Focus Posted on April 28, 2010

When something as exciting as this spring weather happens there is always the question: try to photograph it or just revel in it? There is no doubt that one detracts from the other. Either you see through a camera or with all your senses, and mind, and soul.

I’ve been taking pictures with my miraculous new camera, a tiny Cybershot that adjusts itself to any range – even a close-up at two inches – without pressing buttons. (It doesn’t really understand light, but you learn not to give it tricky problems). I’ll be glad to have the photos, automatically dated, as reminders of what was out with what – which is almost everything with everything. Magnolias have overtaken peaches, mid-season Japanese cherries are flowering with the autumn one. Tulips are sharp-elbowing the ‘February’ daffodils.

I only really see the garden, though, when I put my camera in my pocket and stop to contemplate. Scents tie up with flowers when you open all your senses. The chorus of birds reveals its soloists. You see the spent flowers, and the fallen petals, and the buds waiting to open, and the furry bracts shoved aside by the swelling fleshy cup of a magnolia.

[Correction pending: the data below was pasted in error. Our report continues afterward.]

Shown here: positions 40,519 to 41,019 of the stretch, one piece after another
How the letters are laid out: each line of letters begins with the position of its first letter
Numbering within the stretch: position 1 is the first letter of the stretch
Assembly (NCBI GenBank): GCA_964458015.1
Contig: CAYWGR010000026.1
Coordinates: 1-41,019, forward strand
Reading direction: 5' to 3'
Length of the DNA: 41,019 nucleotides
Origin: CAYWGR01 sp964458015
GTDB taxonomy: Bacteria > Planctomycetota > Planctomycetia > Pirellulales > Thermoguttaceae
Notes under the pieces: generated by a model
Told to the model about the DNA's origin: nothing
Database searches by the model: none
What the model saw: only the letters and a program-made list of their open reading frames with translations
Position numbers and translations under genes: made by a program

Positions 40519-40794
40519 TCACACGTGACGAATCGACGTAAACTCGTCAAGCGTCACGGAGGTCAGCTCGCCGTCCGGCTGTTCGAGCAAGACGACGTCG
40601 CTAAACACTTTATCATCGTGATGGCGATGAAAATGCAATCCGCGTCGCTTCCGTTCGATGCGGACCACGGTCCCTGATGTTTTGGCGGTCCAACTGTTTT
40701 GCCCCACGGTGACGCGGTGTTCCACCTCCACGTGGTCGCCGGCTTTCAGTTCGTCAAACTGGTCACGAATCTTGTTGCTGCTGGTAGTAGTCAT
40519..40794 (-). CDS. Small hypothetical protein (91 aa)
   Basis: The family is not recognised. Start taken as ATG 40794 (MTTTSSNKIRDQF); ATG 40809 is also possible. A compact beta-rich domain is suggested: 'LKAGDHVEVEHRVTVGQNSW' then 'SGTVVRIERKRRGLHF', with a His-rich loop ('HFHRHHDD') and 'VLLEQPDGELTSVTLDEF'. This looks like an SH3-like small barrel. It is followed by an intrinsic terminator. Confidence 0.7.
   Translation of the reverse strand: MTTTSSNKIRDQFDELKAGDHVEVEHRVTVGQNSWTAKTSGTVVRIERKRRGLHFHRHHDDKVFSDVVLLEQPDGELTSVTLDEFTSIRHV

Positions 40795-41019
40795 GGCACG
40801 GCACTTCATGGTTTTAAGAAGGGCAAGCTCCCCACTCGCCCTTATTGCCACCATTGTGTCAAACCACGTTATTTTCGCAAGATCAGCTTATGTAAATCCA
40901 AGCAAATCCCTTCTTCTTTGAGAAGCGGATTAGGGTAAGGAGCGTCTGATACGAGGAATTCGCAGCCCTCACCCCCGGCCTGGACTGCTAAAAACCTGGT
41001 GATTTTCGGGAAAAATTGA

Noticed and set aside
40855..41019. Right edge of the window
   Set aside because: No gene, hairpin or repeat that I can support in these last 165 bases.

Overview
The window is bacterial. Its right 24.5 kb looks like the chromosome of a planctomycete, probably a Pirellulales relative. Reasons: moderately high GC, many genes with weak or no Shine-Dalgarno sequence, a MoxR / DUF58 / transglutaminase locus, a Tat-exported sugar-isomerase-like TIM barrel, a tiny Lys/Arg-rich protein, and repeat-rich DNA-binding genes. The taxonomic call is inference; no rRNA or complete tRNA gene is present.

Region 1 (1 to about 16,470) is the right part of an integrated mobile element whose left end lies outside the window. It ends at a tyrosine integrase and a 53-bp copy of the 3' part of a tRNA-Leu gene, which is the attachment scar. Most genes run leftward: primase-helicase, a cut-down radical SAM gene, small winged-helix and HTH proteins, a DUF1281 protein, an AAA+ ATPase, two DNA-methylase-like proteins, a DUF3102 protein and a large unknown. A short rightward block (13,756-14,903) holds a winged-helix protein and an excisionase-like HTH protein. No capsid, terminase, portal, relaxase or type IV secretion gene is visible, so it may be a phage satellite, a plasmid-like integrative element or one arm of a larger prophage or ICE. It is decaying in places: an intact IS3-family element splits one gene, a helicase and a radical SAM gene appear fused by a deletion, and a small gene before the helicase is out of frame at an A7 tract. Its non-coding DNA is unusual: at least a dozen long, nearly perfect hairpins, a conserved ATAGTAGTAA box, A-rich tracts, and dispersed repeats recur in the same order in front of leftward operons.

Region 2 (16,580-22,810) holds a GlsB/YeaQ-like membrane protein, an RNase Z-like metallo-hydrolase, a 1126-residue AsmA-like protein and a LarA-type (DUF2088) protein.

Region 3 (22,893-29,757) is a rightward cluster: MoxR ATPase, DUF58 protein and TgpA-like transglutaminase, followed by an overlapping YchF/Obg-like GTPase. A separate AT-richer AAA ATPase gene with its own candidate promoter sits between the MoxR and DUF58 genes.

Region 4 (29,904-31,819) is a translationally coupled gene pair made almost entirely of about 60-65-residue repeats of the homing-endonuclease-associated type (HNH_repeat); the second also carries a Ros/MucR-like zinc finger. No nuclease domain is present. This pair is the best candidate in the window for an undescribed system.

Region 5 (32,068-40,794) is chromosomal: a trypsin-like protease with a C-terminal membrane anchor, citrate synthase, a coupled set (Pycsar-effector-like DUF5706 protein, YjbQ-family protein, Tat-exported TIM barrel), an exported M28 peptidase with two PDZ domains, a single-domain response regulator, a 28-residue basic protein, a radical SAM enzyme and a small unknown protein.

The amelanchiers are passing that peak of open starry flowers jumbled in pinky-brown new leaves that only started two days ago. The pear trees are as white as the double-flowered cherries: what a crop we’re going to have this autumn. By my window scarlet ‘Japonica’ and wall flowers and orange tulips are burning away. Spurges are their thrilling yellow-green. Primroses and cowslips are all at it.

Yellow daffodils are the only flowers that refuse to fit in. Next year will I have the willpower to suppress them? With all this white and pink and a hundred shades of green the bulbs that really add are blue ones. Little grape hyacinths are nearly over, but camassias…… that’s what I’ll plant more of.

Hugh’s Gardening Books


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Hugh Johnson’s Pocket Wine Book

I wrote my first Pocket Wine Book in 1977, was quite surprised to be asked to revise it in 1978,…

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John Grimshaw’s Garden Diary